TAKE ACTION: Tell Senate to Defeat Sessions Amendments to Hate Crimes
July 20, 2009
As we told you about over the weekend, today the Senate will take up the Defense Department authorization bill again and three amendments threaten to weaken the Matthew Shepard Hate Crime Prevention Act that the Senate voted to add last week.
Call the Senate switchboard right now at 202-224-3121 and tell your Senator to vote NO on the Sessions Amendments to the hate crimes bill. They are unnecessary, unhelpful and should not be adopted.
- The first Sessions Amendment would allow the death penalty to be applied in hate crimes cases under some circumstances. This Amendment is unnecessary and is a poison pill designed to kill the bill. The Amendment is being offered by and supported by Senators who oppose the Matthew Shepard Act. It’s ironic that the very Senators who have falsely argued that this bill would put clergy in jail because of their beliefs think that those same clergy should be subject to the death penalty.
- The second Sessions Amendment would place an additional burden on the Justice Department to revise its long established guidelines for hate crimes cases. This Amendment is unnecessary. The Department already has well-established, clear and precise guidelines to govern cases involving bias-motivated violence that work well.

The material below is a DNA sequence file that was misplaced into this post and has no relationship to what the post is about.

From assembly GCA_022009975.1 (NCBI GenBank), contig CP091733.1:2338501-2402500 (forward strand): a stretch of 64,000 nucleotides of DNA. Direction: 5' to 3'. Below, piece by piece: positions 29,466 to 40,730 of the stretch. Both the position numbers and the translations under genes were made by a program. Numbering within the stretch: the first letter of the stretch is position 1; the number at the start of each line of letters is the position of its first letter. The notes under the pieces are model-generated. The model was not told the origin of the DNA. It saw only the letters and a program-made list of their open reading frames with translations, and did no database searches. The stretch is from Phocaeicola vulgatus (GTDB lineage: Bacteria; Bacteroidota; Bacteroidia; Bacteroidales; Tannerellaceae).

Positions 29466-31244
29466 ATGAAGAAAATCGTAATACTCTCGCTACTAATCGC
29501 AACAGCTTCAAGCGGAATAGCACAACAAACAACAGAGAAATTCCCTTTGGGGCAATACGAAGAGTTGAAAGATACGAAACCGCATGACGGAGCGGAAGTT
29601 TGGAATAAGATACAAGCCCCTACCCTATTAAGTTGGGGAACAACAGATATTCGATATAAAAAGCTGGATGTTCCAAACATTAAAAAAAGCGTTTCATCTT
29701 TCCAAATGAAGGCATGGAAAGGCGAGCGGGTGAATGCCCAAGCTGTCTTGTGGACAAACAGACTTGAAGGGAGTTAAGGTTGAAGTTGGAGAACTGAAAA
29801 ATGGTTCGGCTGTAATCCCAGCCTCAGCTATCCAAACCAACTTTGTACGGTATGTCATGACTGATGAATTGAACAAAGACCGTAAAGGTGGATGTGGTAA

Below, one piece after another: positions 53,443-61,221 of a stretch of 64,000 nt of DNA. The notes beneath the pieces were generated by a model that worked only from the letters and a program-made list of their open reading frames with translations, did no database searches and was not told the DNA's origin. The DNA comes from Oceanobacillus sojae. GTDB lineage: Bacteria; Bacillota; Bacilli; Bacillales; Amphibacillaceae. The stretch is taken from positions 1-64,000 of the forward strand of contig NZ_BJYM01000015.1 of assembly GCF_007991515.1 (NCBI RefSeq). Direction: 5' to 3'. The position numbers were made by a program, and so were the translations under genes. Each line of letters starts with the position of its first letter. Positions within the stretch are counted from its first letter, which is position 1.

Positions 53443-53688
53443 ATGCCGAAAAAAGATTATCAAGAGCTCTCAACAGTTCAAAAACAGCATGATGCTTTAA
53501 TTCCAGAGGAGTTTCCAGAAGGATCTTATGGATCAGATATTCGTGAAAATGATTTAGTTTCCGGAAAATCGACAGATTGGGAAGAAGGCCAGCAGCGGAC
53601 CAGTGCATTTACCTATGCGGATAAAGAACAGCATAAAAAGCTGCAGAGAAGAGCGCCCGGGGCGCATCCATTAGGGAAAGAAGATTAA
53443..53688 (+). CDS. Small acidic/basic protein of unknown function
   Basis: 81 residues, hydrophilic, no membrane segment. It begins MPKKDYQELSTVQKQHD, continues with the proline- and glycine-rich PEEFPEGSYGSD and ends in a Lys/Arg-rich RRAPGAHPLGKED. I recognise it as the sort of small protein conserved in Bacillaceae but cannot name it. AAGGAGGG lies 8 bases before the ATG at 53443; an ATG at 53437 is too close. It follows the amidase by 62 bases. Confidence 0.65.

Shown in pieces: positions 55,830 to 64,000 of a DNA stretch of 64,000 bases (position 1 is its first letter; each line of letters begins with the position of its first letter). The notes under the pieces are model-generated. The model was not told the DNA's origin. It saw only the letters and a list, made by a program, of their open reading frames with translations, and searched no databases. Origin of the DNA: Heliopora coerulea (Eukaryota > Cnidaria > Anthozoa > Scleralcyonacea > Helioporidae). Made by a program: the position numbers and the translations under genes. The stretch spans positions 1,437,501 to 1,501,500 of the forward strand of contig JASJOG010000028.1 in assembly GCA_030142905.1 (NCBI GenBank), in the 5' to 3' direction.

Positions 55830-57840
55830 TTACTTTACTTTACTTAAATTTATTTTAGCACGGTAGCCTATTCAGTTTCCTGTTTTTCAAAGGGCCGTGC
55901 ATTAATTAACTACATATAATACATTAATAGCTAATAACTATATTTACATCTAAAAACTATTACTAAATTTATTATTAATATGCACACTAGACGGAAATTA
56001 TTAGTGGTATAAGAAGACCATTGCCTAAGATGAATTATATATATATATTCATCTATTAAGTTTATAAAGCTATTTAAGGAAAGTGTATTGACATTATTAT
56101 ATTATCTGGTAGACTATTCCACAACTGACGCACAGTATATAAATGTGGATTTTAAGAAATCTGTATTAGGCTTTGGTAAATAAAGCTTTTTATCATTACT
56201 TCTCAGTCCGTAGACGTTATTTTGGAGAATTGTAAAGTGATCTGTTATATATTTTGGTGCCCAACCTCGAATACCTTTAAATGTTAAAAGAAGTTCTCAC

- Finally, the third Sessions Amendment would provide additional penalties for crimes involving servicemembers or their families. This Amendment is unnecessary. Existing statutes already provide special penalties on attacks against members of the Armed Services and veterans. In addition, the vague language of the Amendment is problematic. The Amendment provides for additional penalties for injuring the property of a serviceman or immediate family member. The scope of “family member” or what constitutes an “injury” to their property is unclear.
Regardless of how the Senate disposes of these amendments, the Matthew Shepard Act will next head to a conference committee and then final votes in the House and Senate, likely in September. President Obama stands ready to sign it.